Native arts and crafts can be seen and purchased at the Charlotte Jensen Native Arts Market that’s held at the Dimond Center mall. See everything from porcupine quill earrings to sealskin boots to carvings made by Aleut fishermen. Hundreds of artisans from across Alaska come to this annual event.
Like most quality festivals, Rondy also features fireworks, a popcorn-throwing melodrama, parades, snow sculptures, and crowned royalty. And remember the commemorative collector’s pin offered each year at the festival. This year’s pin recognizes the festival’s 80th anniversary and the centennial for Anchorage. The pin and other festival merchandise are available at the festival offices at Fourth Avenue and D Street in downtown Anchorage.
The Rondy is a lively mix of silly fun and deep-rooted Alaskan heritage. There’s no better way to celebrate winter in Anchorage.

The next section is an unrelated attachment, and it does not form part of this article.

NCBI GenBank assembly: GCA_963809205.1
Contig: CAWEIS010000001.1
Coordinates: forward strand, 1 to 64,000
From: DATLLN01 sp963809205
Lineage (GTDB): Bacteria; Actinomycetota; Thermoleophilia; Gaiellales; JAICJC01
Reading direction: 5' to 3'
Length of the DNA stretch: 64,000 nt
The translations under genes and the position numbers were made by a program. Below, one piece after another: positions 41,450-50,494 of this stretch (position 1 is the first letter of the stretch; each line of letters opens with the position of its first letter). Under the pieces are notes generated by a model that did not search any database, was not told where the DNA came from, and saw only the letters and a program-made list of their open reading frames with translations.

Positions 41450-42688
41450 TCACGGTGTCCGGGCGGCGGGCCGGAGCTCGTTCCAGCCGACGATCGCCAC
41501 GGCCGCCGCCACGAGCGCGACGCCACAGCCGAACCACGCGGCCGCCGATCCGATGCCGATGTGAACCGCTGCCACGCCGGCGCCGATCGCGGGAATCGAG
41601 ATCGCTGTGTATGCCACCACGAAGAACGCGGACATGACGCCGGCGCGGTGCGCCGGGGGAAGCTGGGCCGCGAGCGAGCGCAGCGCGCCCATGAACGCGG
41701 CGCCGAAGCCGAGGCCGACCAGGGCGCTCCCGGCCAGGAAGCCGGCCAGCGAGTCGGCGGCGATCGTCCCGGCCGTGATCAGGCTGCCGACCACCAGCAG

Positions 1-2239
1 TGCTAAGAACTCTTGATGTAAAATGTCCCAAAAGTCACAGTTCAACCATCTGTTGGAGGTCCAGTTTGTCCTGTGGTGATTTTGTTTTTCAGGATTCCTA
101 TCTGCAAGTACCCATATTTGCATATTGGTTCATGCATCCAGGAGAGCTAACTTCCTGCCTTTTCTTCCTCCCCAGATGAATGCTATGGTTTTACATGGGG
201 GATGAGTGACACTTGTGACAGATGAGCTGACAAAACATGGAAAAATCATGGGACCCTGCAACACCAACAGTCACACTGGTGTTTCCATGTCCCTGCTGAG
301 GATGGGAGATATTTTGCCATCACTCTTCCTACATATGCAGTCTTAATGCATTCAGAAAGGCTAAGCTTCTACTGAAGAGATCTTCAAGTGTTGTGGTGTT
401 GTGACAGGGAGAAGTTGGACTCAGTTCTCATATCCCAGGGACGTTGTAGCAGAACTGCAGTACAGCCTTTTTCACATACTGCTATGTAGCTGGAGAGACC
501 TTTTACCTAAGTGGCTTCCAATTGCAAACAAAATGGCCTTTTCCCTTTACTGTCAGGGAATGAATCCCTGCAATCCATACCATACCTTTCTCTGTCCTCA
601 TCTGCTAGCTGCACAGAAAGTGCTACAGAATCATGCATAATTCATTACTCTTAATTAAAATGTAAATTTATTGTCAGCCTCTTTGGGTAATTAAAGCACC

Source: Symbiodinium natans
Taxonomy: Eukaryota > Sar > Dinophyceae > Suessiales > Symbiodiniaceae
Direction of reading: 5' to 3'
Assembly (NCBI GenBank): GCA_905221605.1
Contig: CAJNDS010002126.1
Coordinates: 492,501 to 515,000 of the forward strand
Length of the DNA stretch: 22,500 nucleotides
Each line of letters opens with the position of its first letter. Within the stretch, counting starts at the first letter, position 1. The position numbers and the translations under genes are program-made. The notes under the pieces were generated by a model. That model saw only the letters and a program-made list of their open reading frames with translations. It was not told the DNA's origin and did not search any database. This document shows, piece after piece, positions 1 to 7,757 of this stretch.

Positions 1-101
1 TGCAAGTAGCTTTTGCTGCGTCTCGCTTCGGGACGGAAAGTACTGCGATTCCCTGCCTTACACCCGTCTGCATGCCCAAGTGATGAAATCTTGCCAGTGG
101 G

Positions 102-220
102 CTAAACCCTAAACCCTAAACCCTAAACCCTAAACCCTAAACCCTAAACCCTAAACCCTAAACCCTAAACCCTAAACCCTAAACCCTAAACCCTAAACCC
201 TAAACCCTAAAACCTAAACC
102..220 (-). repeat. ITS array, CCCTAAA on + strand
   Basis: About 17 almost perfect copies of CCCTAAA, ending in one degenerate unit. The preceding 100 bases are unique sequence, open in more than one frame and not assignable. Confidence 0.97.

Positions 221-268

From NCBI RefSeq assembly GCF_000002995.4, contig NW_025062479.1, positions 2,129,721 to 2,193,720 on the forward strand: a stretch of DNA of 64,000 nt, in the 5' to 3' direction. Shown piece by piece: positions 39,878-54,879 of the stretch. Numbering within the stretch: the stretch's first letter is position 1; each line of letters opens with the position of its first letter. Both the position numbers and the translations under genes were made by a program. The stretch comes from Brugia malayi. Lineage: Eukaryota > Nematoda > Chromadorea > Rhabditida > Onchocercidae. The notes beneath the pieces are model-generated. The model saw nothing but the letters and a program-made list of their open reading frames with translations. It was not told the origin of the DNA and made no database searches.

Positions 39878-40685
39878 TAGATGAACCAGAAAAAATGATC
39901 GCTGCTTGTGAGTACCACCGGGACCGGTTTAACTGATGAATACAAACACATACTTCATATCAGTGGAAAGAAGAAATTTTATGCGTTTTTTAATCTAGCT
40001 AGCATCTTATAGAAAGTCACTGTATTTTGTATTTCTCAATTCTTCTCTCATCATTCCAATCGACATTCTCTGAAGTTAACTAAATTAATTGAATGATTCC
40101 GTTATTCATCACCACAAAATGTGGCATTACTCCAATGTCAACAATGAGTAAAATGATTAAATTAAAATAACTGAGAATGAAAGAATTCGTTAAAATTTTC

Pam Grout is a contributor from Lawrence, Kan.
January/February 2015 Issue
It’s an exciting winter wonderland in Anchorage
Alaska attracts large numbers of visitors during spring through fall, with summer being the prime time for travel. But winter has a special beauty and its own list of adventurous activities. With daytime high temperatures in the 20s, Anchorage is much like the ski resorts found in the Rocky Mountains, Canada, or Europe. Dress in layers and head to Alaska’s largest city for a memorable winter getaway. Here are a few suggested activities you’ll not want to miss in and around Anchorage.
These natural wonders are Alaska’s No. 1 visitor attraction, and south-central Alaska has the greatest concentration of accessible glaciers in the state. Cruises are offered year-round and are a great way to see the glaciers. Cruise to beautiful Prince William Sound from the nearby town of Whittier. For a memorable land-based adventure, another option is a snowmobile tour to a glacier with Glacier City Snowmobile Tours.